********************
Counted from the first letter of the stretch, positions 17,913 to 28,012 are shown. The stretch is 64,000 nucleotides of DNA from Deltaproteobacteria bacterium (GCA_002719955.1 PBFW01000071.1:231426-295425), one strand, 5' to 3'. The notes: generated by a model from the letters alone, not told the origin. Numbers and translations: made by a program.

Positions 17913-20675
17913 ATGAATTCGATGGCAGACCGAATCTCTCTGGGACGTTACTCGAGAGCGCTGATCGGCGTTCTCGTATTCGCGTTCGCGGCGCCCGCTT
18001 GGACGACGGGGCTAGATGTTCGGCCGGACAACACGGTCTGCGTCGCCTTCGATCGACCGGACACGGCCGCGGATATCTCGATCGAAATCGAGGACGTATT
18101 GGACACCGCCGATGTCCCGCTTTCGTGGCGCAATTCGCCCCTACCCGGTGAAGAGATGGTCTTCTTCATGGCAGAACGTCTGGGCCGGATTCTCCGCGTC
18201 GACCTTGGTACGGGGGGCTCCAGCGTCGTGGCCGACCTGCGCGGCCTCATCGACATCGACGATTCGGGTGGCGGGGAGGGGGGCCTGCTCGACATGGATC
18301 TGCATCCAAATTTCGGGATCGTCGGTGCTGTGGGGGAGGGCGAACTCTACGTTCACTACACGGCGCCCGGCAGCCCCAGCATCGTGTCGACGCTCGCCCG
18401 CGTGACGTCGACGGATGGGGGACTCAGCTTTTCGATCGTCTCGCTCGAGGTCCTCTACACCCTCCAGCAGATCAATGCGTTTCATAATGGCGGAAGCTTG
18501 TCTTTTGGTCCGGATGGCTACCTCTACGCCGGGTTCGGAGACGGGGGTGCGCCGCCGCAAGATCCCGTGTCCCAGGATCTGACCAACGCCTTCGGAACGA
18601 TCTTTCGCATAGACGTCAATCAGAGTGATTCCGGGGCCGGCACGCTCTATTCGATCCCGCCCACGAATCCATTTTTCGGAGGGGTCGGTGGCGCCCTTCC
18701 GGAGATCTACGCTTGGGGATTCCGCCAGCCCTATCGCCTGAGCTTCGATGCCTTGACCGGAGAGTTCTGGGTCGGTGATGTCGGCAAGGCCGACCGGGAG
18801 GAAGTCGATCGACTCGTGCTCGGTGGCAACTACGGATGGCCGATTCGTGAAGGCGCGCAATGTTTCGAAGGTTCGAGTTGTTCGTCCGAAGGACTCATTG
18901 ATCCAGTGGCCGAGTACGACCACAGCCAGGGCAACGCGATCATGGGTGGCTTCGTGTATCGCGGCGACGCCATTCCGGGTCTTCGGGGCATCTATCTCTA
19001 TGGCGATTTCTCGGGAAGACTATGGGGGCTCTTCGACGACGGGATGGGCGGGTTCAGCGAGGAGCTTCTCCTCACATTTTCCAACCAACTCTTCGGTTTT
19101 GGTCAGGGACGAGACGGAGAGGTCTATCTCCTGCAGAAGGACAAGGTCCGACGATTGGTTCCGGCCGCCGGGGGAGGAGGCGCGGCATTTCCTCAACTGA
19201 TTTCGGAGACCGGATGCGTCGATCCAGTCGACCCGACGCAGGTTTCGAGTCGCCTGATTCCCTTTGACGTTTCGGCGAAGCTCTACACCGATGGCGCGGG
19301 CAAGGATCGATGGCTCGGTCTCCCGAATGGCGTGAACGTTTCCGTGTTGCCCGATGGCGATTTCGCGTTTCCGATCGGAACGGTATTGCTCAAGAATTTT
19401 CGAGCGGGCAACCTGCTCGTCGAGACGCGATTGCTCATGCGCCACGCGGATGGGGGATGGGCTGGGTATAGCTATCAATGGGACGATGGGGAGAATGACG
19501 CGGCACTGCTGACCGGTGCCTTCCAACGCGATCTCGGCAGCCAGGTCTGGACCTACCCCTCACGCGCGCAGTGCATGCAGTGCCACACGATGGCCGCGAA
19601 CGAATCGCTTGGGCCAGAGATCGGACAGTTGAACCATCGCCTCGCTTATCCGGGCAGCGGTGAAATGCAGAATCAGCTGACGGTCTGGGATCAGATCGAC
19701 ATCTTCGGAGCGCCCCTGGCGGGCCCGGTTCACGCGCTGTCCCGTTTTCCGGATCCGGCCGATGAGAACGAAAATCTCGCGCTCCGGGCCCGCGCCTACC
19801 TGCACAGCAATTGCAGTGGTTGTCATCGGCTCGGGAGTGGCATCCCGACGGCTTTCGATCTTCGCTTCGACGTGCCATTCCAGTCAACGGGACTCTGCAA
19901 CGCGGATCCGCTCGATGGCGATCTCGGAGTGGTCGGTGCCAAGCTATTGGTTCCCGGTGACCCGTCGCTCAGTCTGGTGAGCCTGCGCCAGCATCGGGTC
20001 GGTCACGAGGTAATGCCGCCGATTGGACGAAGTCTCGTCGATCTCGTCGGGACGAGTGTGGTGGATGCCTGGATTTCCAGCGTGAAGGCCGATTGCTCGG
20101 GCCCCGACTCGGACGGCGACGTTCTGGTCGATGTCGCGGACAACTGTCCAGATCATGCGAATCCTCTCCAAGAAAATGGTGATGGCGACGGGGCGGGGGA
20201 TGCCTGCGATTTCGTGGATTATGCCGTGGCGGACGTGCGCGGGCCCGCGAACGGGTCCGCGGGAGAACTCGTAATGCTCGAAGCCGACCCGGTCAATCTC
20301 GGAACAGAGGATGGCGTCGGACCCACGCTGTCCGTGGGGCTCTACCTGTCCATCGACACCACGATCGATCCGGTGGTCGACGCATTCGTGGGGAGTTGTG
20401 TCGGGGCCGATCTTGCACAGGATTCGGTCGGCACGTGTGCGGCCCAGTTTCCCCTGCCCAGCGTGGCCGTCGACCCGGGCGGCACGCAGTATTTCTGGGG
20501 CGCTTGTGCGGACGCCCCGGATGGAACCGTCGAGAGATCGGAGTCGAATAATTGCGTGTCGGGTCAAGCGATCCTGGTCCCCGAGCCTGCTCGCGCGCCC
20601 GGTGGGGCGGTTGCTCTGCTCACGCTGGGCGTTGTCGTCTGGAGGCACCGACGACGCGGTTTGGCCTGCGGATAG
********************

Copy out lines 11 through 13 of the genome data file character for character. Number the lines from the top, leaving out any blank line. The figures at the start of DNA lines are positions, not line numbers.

18701 GGAGATCTACGCTTGGGGATTCCGCCAGCCCTATCGCCTGAGCTTCGATGCCTTGACCGGAGAGTTCTGGGTCGGTGATGTCGGCAAGGCCGACCGGGAG
18801 GAAGTCGATCGACTCGTGCTCGGTGGCAACTACGGATGGCCGATTCGTGAAGGCGCGCAATGTTTCGAAGGTTCGAGTTGTTCGTCCGAAGGACTCATTG
18901 ATCCAGTGGCCGAGTACGACCACAGCCAGGGCAACGCGATCATGGGTGGCTTCGTGTATCGCGGCGACGCCATTCCGGGTCTTCGGGGCATCTATCTCTA